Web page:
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An investigation of the effect of a named abiotic factor upon Marram grass distribution in a sand dune system

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Introduction

An investigation of the effect of a named abiotic factor upon Marram grass distribution in a sand dune system Aim: to investigate the effect of a named abiotic factor upon Marram grass distribution in a sand dune system Background information: Marram grass is a xerophytic plant, meaning that it is a plant that is adapted to living in a dry arid habitat. Therefore it is most likely to be found on sand dunes, where the water is minimal and also where, closer to the shore (if the sand dunes are by the sea), there is a higher salt content, lowering the water potential. Marram grass has many adaptations to living in the sand dunes, for example its leaf blades curve with the stomata on the inside, to reduce evaporation due to heat or wind (transpiration), also this provides a moist microclimate around the stomata (ref. Biozone international). Marram grass blades also have leaf hairs, which hold moist air around the leaf to prevent evaporation. Marram grass has an extensive root system to gain as much water as possible from the water deficient habitat. Furthermore Marram grass has a thick waxy cuticle, reducing water loss by evaporation and also, because it is shiny, reflects some of the heat. Sand Dune Succession Sand is deposited by the sea on the shore, and the sand is blown by the wind away from the sea, an object on the beach causes eddy currents and thus the sand is deposited around the object, the sand dune has began. ...read more.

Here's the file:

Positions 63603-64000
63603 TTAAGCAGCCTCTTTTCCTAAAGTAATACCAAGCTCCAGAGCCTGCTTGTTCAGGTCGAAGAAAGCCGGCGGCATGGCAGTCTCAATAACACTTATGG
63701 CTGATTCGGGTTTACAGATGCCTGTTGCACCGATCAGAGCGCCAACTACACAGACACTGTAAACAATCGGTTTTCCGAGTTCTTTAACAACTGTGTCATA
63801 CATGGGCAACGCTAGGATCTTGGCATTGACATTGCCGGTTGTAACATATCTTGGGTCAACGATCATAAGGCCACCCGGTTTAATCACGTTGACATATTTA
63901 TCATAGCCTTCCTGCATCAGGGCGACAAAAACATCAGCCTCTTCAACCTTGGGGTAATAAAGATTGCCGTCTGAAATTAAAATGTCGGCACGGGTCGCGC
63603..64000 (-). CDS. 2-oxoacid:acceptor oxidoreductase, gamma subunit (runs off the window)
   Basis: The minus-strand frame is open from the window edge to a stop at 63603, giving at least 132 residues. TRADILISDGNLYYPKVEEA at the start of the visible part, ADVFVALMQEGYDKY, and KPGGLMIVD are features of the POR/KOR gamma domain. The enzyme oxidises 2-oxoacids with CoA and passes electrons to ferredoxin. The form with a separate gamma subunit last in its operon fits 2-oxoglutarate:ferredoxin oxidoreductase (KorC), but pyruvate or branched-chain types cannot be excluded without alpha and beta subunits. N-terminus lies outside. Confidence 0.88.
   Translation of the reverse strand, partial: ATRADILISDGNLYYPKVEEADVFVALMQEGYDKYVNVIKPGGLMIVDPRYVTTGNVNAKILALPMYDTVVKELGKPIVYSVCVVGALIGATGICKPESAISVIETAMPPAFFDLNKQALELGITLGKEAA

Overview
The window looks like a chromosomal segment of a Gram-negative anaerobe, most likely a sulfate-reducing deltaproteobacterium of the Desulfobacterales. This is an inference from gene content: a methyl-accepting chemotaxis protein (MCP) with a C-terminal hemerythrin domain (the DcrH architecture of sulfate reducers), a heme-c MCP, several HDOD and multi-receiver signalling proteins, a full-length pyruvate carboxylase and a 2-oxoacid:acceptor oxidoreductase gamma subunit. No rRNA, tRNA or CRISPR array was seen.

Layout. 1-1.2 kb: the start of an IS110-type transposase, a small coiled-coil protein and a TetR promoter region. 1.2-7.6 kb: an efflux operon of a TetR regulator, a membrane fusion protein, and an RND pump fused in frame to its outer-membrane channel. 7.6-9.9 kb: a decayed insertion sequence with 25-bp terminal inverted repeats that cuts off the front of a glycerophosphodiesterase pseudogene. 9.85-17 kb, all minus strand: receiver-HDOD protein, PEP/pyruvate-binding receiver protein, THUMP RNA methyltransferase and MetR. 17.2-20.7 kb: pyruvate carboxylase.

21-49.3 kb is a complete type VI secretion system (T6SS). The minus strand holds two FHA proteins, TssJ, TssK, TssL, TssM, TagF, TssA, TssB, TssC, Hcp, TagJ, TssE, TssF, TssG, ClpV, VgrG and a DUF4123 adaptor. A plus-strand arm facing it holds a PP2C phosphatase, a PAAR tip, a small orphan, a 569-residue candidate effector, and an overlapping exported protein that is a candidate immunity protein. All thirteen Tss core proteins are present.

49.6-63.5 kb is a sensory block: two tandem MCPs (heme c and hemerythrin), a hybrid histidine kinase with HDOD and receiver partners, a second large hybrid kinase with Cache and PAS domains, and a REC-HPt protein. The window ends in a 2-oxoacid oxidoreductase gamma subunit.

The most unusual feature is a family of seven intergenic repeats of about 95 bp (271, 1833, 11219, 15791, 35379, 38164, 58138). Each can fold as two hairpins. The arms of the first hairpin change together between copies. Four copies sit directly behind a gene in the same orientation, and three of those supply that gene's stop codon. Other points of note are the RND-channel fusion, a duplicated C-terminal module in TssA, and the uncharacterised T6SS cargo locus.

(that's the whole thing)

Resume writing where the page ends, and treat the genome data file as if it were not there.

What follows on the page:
Middle

For this investigation, I have selected to use quadrat sampling, as it is the most useful at determining populations, and also it allows for a systematic approach. Upon arriving at the sand hills, I shall get a one meter squared quadrat. I will place the quadrat at the beginning of a white dune, ignoring a pioneer dune, as there aren't likely to be any Marram grass populations. When I have placed my quadrat down, I shall use a temperature probe to record the temperature, I shall place the probe into the grass as to get the exact temperature, that Marram grass is living in. Then I shall estimate the population of Marram grass in that quadrat in percentages, for example if the quadrat is half full with Marram grass, the estimate is going to be 50%. Unfortunately, I cannot separate the quadrat into fractions, because the holes in the fractions (made by a string) would be too small for the Marram grass to fit through, nevertheless it would mean that I would get a more accurate estimate. I shall record my estimate in a results table. Subsequently I shall flip the quadrat to the right, whilst keeping the right side firmly on the floor, and flipping the left side, repeating the above procedure, finally I shall flip to the right again and repeat the method. ...read more.

Conclusion

? 3 2 ? ? 3 3 ? ? 4 1 ? ? 4 2 ? ? 4 3 ? ? 5 1 ? ? 5 2 ? ? 5 3 ? ? 6 1 ? ? 6 2 ? ? 6 3 ? ? ... ... ... ... Null hypothesis I predict that the temperature will not affect the Marram grass distribution, due to the reason that as the plant is xerophytic, it is adapted to living in harsh environments, for example it curls up to stop transpiration, it has hairs which hold moist air around the plant to stop evaporation and also it has a reduced number of stomata meaning that there is not going to be as much evaporation, all to counter the effect of temperature so therefore it will occupy the same area even when the temperatures vary. So the temperature will not be closely related to the growth rate of the grass. This means that the grass will grow evenly throughout the sand dune system, in places where the grass is exposed to a lot of sun and in places where there is a lot of shade. I predict that the spearman rank test will not show any strong correlation between the variables of temperature and growth distribution, and that a scatter graph and particularly a kite graph will both have no gradients, as the temperature has not effect. ...read more.

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